One huge advantage that I have working here is the beauty of the land and the variation of the terrain. Especially with the type of architecture that I like to practice.
Novedge: What is a recent project that you worked on?
Ryan Thewes: Dickson Orthopaedics Office in Dickson, TN
This building is set up for two different offices with a common waiting room area in between. Currently, one side is occupied by an orthopedics office while the other side is a physical therapy office. It was completed in 2013.
This was a very difficult undeveloped site that was in a great location adjacent to the local high school so visibility was important. The client wanted to invest in the community and took the approach that the design of the building was part of the advertising for his office. The site had a stream running through the middle of it as well as some sewer easement so the circular plan was a direct result of us trying to layout the spaces we need and still have enough room for parking.
Inside, the focus was on creating a durable office area with natural daylighting in every room. Office spaces tend to be small, so vaulted ceilings and varying ceiling heights provide relief to the feeling of sitting in a box.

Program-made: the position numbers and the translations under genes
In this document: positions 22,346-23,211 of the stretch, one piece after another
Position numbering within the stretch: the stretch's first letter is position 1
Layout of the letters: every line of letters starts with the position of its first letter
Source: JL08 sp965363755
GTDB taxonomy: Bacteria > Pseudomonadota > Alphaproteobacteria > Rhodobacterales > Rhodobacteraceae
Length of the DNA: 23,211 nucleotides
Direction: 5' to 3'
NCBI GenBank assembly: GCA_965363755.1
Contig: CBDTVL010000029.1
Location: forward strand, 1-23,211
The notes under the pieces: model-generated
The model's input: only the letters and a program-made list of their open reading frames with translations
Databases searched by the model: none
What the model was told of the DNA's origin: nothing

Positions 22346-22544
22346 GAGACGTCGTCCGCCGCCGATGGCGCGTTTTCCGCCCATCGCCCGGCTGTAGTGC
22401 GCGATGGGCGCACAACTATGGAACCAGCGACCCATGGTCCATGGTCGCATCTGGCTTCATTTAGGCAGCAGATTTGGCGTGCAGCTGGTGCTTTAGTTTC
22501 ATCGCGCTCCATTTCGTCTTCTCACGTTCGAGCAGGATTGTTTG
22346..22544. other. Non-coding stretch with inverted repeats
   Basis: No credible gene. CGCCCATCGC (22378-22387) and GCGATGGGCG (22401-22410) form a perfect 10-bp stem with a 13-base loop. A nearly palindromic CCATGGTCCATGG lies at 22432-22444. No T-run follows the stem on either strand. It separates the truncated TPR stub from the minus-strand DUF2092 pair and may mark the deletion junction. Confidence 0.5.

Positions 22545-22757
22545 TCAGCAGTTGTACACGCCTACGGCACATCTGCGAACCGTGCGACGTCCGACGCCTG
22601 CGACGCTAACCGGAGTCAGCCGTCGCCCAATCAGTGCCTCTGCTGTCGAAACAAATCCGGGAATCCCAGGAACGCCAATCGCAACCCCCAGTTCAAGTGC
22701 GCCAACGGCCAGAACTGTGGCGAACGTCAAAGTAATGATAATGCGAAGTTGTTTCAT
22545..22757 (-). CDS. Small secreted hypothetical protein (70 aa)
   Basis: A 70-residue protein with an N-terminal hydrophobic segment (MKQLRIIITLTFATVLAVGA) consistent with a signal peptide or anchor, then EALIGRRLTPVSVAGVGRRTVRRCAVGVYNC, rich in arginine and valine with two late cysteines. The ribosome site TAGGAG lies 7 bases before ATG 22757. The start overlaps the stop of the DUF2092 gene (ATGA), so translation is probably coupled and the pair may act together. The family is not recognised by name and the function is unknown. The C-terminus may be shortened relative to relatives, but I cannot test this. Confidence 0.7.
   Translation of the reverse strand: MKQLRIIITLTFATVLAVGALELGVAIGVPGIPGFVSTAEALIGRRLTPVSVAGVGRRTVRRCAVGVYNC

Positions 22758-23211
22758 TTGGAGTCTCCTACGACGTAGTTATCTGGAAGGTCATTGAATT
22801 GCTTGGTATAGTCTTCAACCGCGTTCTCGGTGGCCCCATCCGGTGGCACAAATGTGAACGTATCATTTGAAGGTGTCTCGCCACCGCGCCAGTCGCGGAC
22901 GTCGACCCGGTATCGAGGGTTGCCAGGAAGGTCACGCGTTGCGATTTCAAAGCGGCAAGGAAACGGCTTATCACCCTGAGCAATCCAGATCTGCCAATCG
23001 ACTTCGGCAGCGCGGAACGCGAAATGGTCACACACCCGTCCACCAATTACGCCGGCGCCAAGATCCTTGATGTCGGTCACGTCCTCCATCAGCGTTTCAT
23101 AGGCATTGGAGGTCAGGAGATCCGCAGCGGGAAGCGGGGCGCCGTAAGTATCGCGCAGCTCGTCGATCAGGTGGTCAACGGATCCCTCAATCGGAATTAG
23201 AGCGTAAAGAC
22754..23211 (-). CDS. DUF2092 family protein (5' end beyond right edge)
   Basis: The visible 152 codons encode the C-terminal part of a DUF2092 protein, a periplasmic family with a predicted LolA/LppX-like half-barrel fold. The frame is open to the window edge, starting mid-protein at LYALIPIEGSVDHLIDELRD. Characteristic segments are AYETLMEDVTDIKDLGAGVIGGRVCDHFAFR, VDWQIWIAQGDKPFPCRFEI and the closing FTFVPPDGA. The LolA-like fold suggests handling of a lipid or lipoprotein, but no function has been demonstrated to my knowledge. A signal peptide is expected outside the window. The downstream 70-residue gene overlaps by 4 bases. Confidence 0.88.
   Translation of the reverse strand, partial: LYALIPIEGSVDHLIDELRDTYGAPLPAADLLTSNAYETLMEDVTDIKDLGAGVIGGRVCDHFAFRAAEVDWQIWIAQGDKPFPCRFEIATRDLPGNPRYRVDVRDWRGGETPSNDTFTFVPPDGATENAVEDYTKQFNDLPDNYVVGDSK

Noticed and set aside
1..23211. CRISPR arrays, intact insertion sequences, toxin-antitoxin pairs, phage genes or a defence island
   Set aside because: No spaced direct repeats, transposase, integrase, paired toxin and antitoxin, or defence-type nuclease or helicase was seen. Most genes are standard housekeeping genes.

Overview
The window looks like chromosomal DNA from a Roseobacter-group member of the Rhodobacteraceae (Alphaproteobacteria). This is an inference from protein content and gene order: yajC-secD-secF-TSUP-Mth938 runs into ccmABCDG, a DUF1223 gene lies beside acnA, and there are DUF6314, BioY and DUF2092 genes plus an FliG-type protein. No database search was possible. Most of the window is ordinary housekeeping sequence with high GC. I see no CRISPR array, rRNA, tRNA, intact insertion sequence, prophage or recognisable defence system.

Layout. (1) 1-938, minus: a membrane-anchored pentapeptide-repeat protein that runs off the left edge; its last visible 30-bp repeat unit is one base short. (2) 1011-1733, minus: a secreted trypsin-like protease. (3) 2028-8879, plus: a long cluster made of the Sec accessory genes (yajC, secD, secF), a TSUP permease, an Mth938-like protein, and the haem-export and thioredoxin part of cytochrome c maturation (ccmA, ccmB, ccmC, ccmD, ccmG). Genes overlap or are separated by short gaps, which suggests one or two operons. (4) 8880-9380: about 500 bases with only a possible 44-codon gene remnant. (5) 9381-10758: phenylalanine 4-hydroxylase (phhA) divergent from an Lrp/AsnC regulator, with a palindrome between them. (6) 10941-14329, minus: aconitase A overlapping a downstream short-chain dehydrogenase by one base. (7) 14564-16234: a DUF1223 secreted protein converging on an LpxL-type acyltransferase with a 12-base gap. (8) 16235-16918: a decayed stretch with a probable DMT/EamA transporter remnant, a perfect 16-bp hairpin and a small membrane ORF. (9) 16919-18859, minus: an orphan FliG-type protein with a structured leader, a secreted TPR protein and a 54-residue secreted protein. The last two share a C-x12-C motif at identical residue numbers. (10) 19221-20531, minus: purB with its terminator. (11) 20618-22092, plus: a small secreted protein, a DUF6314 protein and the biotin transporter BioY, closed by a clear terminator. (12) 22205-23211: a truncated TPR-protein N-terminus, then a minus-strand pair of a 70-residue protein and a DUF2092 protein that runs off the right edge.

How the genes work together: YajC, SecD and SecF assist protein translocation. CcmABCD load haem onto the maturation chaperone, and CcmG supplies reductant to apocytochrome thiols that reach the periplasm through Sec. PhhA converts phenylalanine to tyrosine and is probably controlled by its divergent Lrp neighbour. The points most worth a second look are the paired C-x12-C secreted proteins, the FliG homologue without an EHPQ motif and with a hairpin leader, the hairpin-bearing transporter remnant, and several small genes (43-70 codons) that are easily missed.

The building is very well insulated and utilizes a number of different green building features.
Sharp Cabin in McMinnville, TN
The client for this project owned a piece of land on top of a mountain within a community with pretty strict architectural guidelines. The client was looking for a small weekend getaway that was low maintenance but high design.
In plan, the footprint is a square with the tips of opposing corners being the front porch and the screen porch. In between is the living space which totals only 500 square feet. It is basically one open room that is used for living, kitchen, dining and sleeping. A screen wall provides privacy from the front door while also creating a hallway that provides the sense of separation from the bathroom. With such a small footprint, soaring tongue and groove wood ceilings open the space up while lower flat portions of the ceilings on the interior provide a sense of scale and security.
A large wall of glass opens up to the full height screen porch allowing the owners to open it up to the living space in good weather. Natural light also filters in from the windows above the front door on the north.
Novedge: What software do you use?